• Ground the changes to be made in defined and agreed-to core principles
  • Oversee the evaluation of and plans to mitigate risk

The board must effectively play the dual role of objective assessor and (when warranted) advocate. A cohesive board/management relationship will support outside-the-box thinking and ensure that recommendations are based on data and facts that align with the institution’s mission and strategic objectives. Boards should ask the tough questions and insist on candid answers. Once board members are convinced, it is imperative they commit to unwavering support of, and advocacy for, the transformative change proposed (e.g., shared service, consolidation, partnership) to address resiliency. And above all else, all leaders should be sure that outcomes and accountabilities are clearly stated, monitored and adjusted as needed. For example, below is what the quarterly board oversight sequence might look like relative to resiliency plans broken out by key fiscal drivers (e.g., retention/completions; new program enrollment growth; fiscal ratios; debt management; net tuition improvements; overall cash, liquidity and net tuition improvements; etc.). 

In addition to proactive oversight of the resiliency plan, clarity around institutional principles as it relates to student success and risk should also be distinctly defined. A key step to ensure accountability to these principles is to align institutional policy. For example, if one of the institution’s key principles is that resource allocation ROI correlates with direct impact on student success, fiscal policy and budgeting procedures would support behaviors that prioritize allocations with positive student success impact. In this example, the board’s role relative to addressing the top risks of enrollment decline and fiscal health should be to set fiscal policy that prioritizes student centric investments and allocations and consider the budget as a whole for approval purposes. Decisions related to specific budgeting procedures and line-level decisions should be the purview of management.

It’s evident that the current environment has created an elevated awareness of the criticality of high-quality fiscal management and effective governance. At a time of unprecedented declines in retention rates and when implementing strategic initiatives is as important as ever before, institutions must ensure positive relations between and effective governance frameworks for cabinet leadership and board members. Yet, while good relations are essential, clearly established governance roles and responsibilities, including a clear sense of one’s role within the leadership decision-making hierarchy and governance framework, are key. Recently, several cases where trustees have been accused of crossing the line into management and interfering with operations have come to light. Trustees who attempt to make hiring and firing decisions, introduce conflicts of interest or overstep their strategic role elsewhere, for example, potentially cause a division that will make implementing any initiatives much more difficult and can even result in legal action. Don’t let this happen at your institution! Perception is reality. So whether any such actions are made with the best of intentions, once there is a perceived conflict, there is a risk of disruption and failure of executing agreed upon initiatives.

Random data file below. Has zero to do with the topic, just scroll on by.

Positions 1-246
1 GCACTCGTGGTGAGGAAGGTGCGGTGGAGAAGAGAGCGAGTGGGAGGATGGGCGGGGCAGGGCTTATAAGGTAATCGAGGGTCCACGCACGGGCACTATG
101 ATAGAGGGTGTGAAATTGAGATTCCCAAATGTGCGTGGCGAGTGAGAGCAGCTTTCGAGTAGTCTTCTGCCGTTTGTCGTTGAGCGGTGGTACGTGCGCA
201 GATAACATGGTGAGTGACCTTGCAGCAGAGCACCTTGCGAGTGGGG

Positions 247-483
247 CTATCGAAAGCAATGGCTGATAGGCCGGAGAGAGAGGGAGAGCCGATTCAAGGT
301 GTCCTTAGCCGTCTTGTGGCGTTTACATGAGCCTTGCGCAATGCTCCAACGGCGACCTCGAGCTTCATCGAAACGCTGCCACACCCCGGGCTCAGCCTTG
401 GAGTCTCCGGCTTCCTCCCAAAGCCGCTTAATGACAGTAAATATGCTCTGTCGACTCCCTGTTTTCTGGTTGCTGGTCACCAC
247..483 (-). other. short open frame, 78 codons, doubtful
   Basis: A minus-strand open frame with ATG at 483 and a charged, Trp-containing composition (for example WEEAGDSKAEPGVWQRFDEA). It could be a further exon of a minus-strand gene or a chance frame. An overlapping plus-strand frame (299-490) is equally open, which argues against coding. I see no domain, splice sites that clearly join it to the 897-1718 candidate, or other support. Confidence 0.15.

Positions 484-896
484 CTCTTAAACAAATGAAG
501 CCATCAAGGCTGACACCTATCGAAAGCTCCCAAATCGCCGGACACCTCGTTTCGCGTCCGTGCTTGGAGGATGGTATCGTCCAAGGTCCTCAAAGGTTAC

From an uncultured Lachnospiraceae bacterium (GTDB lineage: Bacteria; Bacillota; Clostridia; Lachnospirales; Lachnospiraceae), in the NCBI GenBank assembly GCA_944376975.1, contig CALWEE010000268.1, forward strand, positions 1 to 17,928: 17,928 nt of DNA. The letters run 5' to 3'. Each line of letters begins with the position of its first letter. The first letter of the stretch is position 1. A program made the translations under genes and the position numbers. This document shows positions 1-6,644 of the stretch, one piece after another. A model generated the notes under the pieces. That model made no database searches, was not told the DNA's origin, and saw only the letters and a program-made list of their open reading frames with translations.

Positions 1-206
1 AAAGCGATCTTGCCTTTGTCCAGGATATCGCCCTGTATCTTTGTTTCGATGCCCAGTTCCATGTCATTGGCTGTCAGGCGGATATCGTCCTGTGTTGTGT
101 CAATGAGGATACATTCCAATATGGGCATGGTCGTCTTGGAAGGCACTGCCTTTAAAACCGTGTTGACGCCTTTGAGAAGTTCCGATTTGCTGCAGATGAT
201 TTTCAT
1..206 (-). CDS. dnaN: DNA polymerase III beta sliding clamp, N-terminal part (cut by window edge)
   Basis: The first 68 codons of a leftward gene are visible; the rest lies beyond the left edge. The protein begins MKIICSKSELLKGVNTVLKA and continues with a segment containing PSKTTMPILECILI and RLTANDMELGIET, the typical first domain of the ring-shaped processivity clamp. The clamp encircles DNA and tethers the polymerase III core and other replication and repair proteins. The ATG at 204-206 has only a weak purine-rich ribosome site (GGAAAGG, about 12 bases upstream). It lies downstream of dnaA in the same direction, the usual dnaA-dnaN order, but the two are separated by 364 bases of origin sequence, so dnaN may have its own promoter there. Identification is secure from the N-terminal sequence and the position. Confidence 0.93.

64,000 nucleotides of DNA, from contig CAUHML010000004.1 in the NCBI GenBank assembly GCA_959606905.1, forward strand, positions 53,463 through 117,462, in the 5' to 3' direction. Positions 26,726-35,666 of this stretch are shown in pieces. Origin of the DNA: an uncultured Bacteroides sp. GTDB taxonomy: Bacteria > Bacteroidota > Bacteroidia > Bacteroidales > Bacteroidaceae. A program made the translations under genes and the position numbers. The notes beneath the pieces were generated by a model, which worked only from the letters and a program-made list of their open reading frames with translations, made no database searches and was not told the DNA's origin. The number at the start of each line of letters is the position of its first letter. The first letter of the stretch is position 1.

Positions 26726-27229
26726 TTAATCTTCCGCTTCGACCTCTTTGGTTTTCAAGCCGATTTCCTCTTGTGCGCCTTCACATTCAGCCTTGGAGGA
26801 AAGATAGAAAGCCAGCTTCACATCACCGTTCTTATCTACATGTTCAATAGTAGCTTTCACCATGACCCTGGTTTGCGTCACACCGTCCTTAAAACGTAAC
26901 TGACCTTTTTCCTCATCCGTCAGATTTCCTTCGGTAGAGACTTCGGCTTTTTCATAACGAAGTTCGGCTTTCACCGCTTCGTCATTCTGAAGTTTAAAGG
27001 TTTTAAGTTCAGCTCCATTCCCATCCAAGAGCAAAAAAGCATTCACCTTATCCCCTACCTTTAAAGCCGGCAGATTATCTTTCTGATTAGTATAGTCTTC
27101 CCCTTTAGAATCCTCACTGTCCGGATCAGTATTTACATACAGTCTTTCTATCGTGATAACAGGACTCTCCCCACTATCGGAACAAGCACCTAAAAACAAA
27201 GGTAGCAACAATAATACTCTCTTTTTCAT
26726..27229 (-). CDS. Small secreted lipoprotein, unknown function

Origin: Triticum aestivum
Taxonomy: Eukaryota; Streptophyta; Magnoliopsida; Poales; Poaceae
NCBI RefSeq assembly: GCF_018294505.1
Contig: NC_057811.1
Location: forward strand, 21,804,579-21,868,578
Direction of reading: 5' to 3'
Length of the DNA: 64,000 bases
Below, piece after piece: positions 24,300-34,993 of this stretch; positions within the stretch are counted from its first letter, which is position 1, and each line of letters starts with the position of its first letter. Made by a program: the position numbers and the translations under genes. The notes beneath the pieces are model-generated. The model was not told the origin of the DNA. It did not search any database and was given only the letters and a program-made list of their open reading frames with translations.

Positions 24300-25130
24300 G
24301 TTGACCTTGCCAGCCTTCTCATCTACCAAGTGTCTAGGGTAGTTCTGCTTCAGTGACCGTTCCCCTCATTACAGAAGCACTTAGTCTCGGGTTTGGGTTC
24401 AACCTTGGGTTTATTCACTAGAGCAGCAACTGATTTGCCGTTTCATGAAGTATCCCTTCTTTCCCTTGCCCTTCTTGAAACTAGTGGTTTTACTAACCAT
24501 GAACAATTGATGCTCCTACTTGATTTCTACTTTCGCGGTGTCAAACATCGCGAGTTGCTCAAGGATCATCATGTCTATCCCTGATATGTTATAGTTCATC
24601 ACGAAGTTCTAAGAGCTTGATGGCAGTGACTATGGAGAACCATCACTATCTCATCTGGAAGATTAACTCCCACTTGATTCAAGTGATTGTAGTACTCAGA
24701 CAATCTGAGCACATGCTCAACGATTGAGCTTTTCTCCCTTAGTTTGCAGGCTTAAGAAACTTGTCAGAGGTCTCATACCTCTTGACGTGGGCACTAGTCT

Community college leaders and board members have several audit and risk management frameworks at their fingertips to help them focus, evaluate and manage their strategy and related risks, one being enterprise risk management (ERM). As previously stated, the risk of not being fiscally viable into the future is a key concern of senior leaders and board members. Therefore, these decision-makers are wise to consider how a regular, consistent approach to assessing all top risks, can allow them to oversee risks and make key mitigation and management-related decisions in a timely and strategically aligned manner.